I'm quite curious about what the guests have to say, even though I belong to the skeptics. Being a bit too far away from the venue to hop in, I'm very much afraid I will not be able to attend. Are there any plans to make the contents of the event online (e.g.: live broadcast, dailymotion, slides) ?

As to the effectiveness of Art. 115 EPC, one could have a look at the observations filed by Research in Motion against pending applications by Visto (mostly divisionals). This case is perhaps exceptional, RIM is fighting with all it's got, and comments the procedure at every step of.

Anonymous said...

Judging from the info available from clicking the links, the US initiative seems to have been at least partly prompted by the absence of any provision under US patent law for either pre-grant third party observations or post-grant oppositions, both of which have long been possible in Europe. Pre-grant opposition was of course not possible under the old US law, where no details of a pending application were published and the first publication was of the granted patent: I understand that US-based applicants still retain this option. Anecdotal evidence is that examiner turnover is high, so that, unlike Europe, examiners do not remain in post long enough to gain thorough technical expertise in highly complex technologies.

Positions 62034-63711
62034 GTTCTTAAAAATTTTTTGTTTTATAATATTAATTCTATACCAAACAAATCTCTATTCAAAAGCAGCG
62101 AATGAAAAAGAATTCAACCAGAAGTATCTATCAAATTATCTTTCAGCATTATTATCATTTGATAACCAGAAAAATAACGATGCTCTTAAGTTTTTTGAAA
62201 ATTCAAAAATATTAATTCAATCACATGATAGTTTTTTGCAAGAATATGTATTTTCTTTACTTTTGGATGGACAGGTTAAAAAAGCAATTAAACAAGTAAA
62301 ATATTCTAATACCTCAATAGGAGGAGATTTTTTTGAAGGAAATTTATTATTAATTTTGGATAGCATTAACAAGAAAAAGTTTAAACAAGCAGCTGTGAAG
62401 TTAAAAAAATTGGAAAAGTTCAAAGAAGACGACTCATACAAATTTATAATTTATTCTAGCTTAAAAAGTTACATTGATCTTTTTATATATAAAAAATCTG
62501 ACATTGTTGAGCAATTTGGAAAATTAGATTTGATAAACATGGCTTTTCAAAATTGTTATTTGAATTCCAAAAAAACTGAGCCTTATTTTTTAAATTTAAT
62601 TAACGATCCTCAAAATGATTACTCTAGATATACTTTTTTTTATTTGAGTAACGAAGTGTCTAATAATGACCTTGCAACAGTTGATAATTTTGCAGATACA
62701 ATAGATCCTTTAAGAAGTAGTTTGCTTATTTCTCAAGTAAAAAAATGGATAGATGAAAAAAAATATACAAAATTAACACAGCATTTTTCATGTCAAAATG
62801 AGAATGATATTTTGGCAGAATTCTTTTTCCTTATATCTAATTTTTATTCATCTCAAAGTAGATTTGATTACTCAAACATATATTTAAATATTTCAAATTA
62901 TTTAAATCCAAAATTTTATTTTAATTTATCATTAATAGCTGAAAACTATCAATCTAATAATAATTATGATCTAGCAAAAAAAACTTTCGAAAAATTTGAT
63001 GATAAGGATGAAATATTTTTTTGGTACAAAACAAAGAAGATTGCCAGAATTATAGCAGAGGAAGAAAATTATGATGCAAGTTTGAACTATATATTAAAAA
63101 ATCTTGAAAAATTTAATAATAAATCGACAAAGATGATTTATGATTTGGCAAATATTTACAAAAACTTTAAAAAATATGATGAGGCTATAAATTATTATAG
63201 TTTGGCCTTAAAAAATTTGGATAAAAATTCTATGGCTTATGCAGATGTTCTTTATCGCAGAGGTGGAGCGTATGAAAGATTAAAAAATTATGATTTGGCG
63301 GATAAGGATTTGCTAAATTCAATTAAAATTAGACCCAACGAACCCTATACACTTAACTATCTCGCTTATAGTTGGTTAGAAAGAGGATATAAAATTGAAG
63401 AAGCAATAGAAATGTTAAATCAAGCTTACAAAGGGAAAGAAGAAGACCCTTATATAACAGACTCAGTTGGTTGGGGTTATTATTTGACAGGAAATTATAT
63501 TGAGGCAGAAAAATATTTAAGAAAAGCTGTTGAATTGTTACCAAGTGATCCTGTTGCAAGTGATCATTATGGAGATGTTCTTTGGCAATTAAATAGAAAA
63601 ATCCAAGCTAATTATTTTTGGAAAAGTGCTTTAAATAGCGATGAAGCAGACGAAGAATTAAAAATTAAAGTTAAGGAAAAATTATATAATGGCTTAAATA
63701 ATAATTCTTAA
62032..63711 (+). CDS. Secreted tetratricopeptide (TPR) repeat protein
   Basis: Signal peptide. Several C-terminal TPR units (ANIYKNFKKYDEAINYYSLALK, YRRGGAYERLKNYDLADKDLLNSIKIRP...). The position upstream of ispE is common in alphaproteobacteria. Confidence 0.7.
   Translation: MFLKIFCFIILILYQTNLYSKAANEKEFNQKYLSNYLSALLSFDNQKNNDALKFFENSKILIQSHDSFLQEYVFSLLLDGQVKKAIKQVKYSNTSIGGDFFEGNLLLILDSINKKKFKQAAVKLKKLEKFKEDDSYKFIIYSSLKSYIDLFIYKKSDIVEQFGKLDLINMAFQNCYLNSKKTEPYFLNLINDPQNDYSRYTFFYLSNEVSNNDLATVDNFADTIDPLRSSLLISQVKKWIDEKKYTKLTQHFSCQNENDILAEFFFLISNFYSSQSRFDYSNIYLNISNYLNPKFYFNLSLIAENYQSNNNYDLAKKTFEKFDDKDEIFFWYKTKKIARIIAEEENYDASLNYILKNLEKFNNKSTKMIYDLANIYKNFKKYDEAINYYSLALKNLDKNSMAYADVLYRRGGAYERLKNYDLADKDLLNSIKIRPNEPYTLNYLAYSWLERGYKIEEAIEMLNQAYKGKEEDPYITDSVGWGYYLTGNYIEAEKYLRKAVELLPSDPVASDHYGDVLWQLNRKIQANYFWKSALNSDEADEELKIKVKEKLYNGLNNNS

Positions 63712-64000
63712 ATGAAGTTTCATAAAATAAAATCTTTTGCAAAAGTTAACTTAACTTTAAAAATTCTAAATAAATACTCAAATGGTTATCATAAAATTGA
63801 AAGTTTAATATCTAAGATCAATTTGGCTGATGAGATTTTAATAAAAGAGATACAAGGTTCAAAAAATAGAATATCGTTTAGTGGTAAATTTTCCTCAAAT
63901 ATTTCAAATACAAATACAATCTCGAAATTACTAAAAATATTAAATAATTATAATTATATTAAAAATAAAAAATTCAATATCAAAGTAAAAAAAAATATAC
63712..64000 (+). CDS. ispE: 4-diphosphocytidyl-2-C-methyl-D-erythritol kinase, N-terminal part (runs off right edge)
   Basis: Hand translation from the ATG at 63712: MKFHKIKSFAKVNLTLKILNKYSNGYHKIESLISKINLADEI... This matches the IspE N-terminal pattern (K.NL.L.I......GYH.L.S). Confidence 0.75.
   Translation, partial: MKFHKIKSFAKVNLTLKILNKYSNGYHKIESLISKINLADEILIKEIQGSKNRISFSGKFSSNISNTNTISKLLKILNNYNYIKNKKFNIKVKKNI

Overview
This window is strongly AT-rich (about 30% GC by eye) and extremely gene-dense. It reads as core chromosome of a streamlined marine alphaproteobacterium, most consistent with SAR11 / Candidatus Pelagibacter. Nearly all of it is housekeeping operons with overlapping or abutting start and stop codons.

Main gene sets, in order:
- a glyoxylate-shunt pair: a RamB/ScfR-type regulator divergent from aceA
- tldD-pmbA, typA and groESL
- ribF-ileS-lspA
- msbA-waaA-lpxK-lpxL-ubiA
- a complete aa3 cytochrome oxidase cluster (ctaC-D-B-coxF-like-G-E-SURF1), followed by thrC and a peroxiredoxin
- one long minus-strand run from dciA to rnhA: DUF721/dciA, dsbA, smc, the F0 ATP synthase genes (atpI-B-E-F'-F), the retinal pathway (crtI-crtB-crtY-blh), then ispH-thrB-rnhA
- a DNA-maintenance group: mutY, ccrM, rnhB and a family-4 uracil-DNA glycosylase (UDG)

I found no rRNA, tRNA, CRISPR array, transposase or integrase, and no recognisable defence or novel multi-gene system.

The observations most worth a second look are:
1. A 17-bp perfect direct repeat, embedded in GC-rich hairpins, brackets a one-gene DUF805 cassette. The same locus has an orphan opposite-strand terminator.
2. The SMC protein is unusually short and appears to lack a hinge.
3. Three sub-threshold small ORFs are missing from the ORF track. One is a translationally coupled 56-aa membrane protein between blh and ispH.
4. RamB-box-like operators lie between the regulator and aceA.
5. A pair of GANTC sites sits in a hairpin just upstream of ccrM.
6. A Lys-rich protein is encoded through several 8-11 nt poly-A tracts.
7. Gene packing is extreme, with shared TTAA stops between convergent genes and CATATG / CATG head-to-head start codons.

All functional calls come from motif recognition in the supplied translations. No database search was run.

Conversely, the AU initiative was prompted by the absence of searchable patent literature relating to business methods and computer-related inventions, hitherto unpatentable under AU law.